Management Firings at Wounded Warrior Project

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In a not too surprising announcement, Wounded Warrior Project’s (“WWP“) Chief Executive Officer, Steven Nardizzi, and Chief Operating Officer, Al Giordano, were fired after a meeting Thursday afternoon in New York.

Steven Nardizzi, former WWP CEO

Steven Nardizzi, former WWP CEO

The firing stems from investigations into this charitable organization that led investigators and the Board to conclude that WWP’s administrators appeared to benefit more financially than the “wounded warriors” the organization was designed to support.

The New York Times reported yesterday that:

In reports by CBS News and The New York Times in January, current and former employees described the organization’s spending millions on employee retreats and first-class airfare while building programs for veterans that were useful for marketing but did little to serve veterans’ needs. The group spent 40 percent of donations on overhead, according to charity watchdog groups.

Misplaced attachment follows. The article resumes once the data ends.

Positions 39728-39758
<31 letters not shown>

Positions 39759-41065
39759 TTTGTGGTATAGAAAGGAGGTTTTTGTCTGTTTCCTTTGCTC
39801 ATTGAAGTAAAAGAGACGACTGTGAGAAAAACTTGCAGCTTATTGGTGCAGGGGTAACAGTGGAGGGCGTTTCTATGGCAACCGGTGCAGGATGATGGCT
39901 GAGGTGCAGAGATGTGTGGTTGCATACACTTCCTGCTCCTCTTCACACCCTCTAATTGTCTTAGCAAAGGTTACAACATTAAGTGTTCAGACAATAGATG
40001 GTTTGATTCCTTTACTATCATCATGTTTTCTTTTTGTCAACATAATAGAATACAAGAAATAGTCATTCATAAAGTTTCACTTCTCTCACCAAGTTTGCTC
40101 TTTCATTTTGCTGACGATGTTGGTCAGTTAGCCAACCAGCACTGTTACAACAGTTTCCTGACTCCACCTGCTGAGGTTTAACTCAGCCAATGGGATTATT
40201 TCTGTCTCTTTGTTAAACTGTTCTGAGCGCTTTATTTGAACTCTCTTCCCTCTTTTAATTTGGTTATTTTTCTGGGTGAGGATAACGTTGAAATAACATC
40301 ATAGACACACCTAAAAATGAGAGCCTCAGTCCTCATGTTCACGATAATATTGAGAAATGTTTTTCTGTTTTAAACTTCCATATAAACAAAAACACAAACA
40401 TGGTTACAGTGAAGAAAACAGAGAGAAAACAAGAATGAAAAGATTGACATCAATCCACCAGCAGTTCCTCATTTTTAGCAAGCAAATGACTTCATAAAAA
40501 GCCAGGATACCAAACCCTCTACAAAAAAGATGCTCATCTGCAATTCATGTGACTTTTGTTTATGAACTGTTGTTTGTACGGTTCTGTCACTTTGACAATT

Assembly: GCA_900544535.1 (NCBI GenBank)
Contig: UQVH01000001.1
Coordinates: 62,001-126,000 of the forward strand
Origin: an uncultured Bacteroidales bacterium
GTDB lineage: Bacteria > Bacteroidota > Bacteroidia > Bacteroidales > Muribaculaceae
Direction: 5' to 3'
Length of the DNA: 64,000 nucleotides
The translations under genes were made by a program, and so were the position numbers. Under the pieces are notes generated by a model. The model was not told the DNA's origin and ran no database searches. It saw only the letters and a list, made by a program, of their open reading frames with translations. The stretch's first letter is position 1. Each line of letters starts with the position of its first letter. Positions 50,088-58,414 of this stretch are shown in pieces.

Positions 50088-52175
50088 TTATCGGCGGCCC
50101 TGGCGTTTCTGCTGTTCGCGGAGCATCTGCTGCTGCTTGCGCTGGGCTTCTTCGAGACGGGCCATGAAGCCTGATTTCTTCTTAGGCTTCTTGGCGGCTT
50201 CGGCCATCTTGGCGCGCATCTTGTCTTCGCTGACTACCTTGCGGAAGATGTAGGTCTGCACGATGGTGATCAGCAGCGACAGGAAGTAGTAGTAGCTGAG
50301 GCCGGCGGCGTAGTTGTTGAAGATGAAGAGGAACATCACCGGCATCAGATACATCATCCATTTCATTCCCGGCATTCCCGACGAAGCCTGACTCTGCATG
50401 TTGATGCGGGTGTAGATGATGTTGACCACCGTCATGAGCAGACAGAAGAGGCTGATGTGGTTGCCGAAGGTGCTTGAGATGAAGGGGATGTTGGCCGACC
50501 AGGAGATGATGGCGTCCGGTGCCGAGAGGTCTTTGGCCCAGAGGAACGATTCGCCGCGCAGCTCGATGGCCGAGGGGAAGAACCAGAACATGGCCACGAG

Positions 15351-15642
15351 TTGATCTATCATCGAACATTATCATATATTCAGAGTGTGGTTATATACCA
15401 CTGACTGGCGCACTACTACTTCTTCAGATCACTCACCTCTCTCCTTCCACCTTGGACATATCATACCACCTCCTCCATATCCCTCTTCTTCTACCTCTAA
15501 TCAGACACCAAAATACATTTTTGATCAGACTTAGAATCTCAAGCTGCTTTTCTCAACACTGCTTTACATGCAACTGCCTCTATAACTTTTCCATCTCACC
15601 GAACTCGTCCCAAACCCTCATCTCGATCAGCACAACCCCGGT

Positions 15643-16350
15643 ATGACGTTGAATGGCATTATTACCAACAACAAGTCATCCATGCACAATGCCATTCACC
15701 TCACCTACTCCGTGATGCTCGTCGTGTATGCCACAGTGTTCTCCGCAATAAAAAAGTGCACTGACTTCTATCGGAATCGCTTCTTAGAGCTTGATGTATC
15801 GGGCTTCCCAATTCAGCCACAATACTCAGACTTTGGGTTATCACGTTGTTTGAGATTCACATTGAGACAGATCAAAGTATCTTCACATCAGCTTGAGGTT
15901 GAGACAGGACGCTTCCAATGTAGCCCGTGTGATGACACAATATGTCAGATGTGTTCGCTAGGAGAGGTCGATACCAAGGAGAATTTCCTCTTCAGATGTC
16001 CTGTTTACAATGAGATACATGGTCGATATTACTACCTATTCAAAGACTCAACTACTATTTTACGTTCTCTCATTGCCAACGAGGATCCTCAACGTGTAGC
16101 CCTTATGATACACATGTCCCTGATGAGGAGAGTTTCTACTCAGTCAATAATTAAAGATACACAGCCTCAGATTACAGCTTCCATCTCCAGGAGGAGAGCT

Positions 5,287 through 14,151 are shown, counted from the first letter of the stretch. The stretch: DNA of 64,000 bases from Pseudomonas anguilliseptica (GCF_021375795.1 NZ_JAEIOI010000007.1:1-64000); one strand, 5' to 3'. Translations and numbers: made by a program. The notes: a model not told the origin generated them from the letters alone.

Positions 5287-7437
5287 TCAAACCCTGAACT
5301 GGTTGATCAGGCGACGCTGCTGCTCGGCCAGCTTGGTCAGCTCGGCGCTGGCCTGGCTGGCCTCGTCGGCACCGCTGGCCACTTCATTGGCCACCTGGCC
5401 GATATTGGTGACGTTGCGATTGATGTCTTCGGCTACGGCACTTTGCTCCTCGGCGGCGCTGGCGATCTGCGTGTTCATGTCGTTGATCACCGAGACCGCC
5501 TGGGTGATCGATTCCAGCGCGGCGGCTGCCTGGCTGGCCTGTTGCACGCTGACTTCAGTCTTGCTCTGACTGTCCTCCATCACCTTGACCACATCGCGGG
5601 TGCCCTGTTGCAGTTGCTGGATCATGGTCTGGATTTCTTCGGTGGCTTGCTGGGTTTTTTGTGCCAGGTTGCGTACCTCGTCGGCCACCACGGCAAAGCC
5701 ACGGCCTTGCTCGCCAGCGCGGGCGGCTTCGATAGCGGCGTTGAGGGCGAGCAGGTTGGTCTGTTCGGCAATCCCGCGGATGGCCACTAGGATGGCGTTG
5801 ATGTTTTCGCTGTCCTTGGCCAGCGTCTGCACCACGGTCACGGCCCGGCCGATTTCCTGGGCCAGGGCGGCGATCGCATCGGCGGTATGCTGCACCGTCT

As scrutiny of the group’s spending grew in recent years, the Wounded Warrior Project spent hundreds of thousands of dollars on public relations and lobbying campaigns to deflect criticism of its spending and to fight legislative efforts to restrict how much nonprofits spend on overhead.

Quoting from a press release issued by WWP,  the New York Times reports that Board Chairman, Anthony Odierno, will temporarily take control of the charity. according to the release. “Mr. Odierno, a retired Army captain who was wounded in Iraq, is the son of Gen. Raymond Odierno, a former chief of staff of the Army.”

The crucial issue is this:  Can the culture at WWP be changed from that of focus on PR-driven, feel-good events to one of support for live-changing therapies – expensive, long-term and with probable less-than-desired successes?

Based on the previous dismal record of WWP, and the reality that outside pressure was required to force firing the executive duo, what is the likelihood that truly meaningful change will happen? Can the same Board that finally did the right thing (and only after a huge spotlight forced their hand), be counted on to transform the organization?

We wish them every success, but history tells us that the odds are not good for such cultural change when the same Board was complicit for years of ongoing corporate misfeasance yet continues to control the organization.

Hopefully, new administrators will right the ship, but many other charitable organizations that genuinely want to help Veterans have greatly suffered over these years by the dreadful improprieties of WWP.  Such a shame.